Use of Force: Taking Policing to a Higher Standard, 30 Guiding Principles

Use of Force: Taking Policing to a Higher Standard, 30 Guiding Principles (March 2016).

The report presents 30 Guiding Principles on Use of Force that are designed to provide officers with guidance and options, and to reduce unnecessary uses of force in situations that do not involve suspects armed with firearms. . . . Hundreds of police professionals at all ranks, as well as mental health officials and other experts, contributed to this project.

The Guiding Principles are organized into four areas:

Policy: Thirteen of the principles deal with policy, including embracing the sanctity of human life, adopting de-escalation as agency policy, establishing a duty to intervene with officers who may be using excessive force, prohibiting firing at moving vehicles, and documentation and reporting requirements for use-of-force incidents.

Training and Tactics: Eleven of the principles relate to training and tactics in use of force. A major focus here is on de-escalation strategies (especially communications); using distance, cover, and time when appropriate; ensuring a strong supervisory response; and training as teams when possible. continued from page 22 26 — Why We Need To Challenge Conventional Thinking On Police Use of Force

Equipment: Four of the principles pertain to equipment, in particular less lethal options such as chemical spray and Electronic Control Weapons. PERF also recommends that agencies make greater use of personal protection shields to increase officer safety during de-escalation efforts.

Information Exchange: The last two Guiding Principles involve training for call-takers and dispatchers, who are critical to every police response, and educating family members of people with mental illness on what to report when they call 9-1-1. Some of the Guiding Principles have been adopted by many police agencies for years or even decades. For example, Guiding Principle #8 provides that shooting at a moving vehicle should be prohibited unless deadly physical force is being used against an officer or another person by means other than the moving vehicle itself. As noted earlier, the New York City Police Department adopted this policy in 1972, at a time when NYPD officers were involved in nearly 1,000 shooting incidents a year. Immediately after the policy took effect, those numbers dropped sharply, with a 33-percent reduction in shooting incidents in 1973, and have declined steadily ever since, dropping below 100 officer-involved shootings per year in recent years.37 Importantly, the numbers of NYPD officers injured or killed in the line of duty have also declined significantly since the policy was adopted, with no indication that officer safety was in any way jeopardized by the change in policy.38 Similarly, Principle #6, establishing a duty to intervene when officers see colleagues using excessive force, is similar to policies established in New York in the 1990s, as well as other agencies.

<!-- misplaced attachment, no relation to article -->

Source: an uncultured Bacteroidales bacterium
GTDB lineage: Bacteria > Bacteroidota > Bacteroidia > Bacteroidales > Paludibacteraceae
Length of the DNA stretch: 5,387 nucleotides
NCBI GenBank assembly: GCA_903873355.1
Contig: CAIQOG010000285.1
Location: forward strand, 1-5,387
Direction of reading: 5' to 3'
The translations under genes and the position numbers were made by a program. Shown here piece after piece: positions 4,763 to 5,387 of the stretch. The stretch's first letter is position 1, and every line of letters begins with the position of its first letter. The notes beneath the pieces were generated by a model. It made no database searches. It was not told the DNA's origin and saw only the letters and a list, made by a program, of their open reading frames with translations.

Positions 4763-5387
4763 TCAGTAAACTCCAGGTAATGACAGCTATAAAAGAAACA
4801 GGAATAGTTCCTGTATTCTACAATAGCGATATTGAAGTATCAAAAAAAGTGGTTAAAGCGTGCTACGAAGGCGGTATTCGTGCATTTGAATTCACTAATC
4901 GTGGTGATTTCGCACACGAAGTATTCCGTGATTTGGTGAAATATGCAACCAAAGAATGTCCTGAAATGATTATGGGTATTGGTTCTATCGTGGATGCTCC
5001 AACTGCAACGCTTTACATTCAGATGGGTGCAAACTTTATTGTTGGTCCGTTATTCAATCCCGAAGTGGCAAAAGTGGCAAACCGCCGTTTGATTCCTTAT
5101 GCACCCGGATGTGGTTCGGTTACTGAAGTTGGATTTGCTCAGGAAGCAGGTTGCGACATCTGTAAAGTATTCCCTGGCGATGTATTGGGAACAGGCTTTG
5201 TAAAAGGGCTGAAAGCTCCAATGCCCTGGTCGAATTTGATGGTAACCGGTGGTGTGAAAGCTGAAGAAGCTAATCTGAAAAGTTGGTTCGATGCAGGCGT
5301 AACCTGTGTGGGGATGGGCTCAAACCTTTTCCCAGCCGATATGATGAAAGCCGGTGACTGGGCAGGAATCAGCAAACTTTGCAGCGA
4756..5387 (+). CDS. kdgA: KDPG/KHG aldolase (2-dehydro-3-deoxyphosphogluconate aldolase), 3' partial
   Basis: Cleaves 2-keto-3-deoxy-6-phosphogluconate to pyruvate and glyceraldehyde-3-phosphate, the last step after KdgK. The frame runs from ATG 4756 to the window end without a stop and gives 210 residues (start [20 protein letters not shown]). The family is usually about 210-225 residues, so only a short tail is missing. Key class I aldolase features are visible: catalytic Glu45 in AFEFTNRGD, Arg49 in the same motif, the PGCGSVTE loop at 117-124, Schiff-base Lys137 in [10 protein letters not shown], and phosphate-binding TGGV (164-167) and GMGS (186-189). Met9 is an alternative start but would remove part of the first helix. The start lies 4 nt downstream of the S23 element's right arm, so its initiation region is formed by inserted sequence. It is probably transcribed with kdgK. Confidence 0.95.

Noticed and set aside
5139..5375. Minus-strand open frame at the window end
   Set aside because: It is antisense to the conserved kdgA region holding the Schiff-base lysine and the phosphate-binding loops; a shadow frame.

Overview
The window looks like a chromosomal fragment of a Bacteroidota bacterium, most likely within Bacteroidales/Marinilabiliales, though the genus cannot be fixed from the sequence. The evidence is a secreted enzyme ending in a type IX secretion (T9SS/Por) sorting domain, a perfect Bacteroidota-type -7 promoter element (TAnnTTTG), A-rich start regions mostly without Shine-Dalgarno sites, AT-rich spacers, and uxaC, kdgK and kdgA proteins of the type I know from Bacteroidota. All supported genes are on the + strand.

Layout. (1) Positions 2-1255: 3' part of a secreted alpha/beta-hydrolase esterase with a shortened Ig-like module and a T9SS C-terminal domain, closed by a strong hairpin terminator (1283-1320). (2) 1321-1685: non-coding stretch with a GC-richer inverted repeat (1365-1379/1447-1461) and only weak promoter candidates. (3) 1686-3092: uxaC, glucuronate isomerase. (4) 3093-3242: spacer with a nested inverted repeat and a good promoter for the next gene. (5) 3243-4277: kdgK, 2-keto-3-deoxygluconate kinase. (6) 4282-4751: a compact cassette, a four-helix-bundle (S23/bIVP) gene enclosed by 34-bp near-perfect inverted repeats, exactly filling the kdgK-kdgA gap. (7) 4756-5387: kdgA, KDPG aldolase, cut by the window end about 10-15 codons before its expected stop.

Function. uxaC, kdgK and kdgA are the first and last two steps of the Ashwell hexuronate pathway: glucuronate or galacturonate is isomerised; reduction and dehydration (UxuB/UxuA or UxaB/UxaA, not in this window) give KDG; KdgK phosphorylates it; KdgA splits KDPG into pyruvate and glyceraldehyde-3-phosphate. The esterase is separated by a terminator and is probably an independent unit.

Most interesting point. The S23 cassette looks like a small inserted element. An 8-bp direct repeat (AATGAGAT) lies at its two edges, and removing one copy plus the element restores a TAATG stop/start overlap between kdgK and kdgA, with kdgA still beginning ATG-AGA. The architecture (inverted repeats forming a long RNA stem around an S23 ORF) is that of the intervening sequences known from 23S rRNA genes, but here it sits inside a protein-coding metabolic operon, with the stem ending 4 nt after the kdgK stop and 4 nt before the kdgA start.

Other Guiding Principles will be new to some agencies, such as the first principle, which encourages departments to adopt policies or mission statements stating that the sanctity of all human life is the cornerstone of policing.

Using a critical decision-making model to guide the police response to critical incidents, as Guiding Principle #5 recommends, will also be a new approach for many agencies. In some cases, the concepts may exist informally, but have never been stated explicitly in agency policy. Other principles build on existing polices in many agencies.

For example, Guiding Principle #19 calls for comprehensive crisis intervention training of officers, to help them manage situations involving persons with mental illness or other conditions that cause them to behave erratically. The “Memphis Model” of Crisis Intervention Teams (CIT) dates to the late 1980s, and has been adopted to varying degrees by many police agencies. However, PERF’s research for this project uncovered a gap in crisis intervention training, namely, that it provides an important focus on officers’ communication skills, but does not provide guidance on how officers should combine communications.

Taken together, PERF’s 30 Guiding Principles represent a new way of approaching many critical incidents for some agencies, and for other agencies, a reaffirmation and strengthening of their current policies. We are calling on agencies to discard outdated concepts, and to consider new approaches that can help defuse some critical incidents in ways that protect officers, the persons they encounter, and the general public.

This report proposes some fundamental shifts in the way police think about use of force and in their policies, training, tactics, and equipment. Embracing, implementing, and sustaining these efforts will not be easy or simple.

See full report at

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